TikTok avoided a ban in the U.S. last year, but the risk factor is not totally gone under the Biden administration. Here’s what you need to know.
TikTok breathed a sigh of relief with the signing of an executive order by President Biden that revoked an older Trump-era directive seeking to ban the viral app, but the possibility of a U.S. ban remains very real. The past twelve months have been a tumultuous ride for the social media app in the U.S., as the ByteDance-owned platform weathered two executive orders signed by President Trump that warned of blocking company transactions and the intention to ban the app.
In spite of the executive orders, TikTok received relief from the courts when the potential ban was blocked. With its legal shield intact, TikTok also avoided a change in ownership. To recall, TikTok was ordered to sell its U.S. operations to an American company or face a market ban citing user privacy and national security concerns. Microsoft was rumored to be interested in acquiring TikTok’s U.S. assets, but Oracle was eventually picked as the partner. After President Biden came to power, ByteDance opted out of the Oracle-TikTok deal.
The fresh executive order signed by President Biden overturned the older mandates, but TikTok might not enjoy a fairytale run in the U.S. market in the immediate future. A report from Reuters, citing internal sources, claims Chinese apps like TikTok will be forced to abide by stricter privacy measures if they want to continue to do business in the U.S. These mobile and desktop applications may also be issued subpoenas by the U.S. Department of Commerce to collect information. The agency will then accordingly chart the future course of action — ban the app or let it continue operating in adherence with all the guidelines. TikTok, on the other hand, has repeatedly stressed that it remains vigilant when it comes to data privacy and doesn’t pose any security threat.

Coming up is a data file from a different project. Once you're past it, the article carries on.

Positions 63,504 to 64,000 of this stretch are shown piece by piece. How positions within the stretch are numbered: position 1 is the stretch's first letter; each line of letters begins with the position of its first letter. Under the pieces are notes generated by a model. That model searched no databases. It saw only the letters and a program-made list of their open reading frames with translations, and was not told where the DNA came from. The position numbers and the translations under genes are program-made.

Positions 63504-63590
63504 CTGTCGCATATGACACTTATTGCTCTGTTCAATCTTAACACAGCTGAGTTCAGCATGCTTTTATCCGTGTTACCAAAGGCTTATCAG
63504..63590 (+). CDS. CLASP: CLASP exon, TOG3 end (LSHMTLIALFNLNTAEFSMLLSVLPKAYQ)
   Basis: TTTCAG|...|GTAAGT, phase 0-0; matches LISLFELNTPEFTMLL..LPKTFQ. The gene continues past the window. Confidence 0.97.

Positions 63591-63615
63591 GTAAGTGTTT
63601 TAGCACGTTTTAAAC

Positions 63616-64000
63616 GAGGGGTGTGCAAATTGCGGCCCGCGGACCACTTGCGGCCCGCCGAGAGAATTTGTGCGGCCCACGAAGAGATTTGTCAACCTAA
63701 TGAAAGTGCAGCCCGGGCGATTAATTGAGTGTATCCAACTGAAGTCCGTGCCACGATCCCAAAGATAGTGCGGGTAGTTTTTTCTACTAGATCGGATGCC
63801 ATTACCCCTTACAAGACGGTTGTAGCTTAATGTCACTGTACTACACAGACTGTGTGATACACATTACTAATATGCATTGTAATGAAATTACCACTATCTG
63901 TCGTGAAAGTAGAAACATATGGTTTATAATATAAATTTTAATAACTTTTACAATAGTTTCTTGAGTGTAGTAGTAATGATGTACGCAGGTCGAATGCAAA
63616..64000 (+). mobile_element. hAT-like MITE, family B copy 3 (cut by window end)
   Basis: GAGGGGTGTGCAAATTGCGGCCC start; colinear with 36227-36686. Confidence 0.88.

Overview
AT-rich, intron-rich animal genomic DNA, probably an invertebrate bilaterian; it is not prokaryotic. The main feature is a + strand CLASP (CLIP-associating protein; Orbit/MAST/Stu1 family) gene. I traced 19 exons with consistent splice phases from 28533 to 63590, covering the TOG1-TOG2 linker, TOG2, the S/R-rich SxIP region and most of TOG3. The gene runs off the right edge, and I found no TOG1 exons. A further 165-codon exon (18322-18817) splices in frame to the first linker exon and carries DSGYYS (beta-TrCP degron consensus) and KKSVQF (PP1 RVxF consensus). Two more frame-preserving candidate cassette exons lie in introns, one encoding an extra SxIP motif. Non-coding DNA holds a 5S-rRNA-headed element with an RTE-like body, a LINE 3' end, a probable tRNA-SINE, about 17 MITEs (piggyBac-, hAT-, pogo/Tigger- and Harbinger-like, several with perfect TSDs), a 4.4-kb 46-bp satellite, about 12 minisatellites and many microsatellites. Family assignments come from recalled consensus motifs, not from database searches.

Risk Of US Ban Still Looms Over TikTok
US government officials are reportedly concerned that apps such as TikTok might be exploited by the Chinese government for location tracking, building databases of personal information on high-ranking government employees, and even corporate espionage. Notably, the recent executive order signed by President Biden doesn’t specifically name TikTok or any other app, but the scope of Chinese apps and software covered by the order is said to be even wider than before. In addition, U.S. officials have also reportedly been in touch with their counterparts in other countries, seeking their support in taking a similar approach in the hope that they can collectively enforce a ban on apps that are deemed to be a threat.
According to the information, apps that are found to have links with military or intelligence agencies in China will be reviewed by the U.S. Commerce Department and a notice will subsequently be issued. Once the app/company under review receives the notice, they’ll be given 30 days to present their side of the story or implement measures that can allay concerns. As per the report, TikTok is among the eight apps that stand eligible for scrutiny by officials under the Biden administration order, which broadly covers not only social media apps, but also banking, business, and productivity apps as well. TikTok has taken legal recourse when facing prospects of a U.S. ban in the past and will likely knock on the court’s doors once again, if it faces a similar predicament under the Biden administration.
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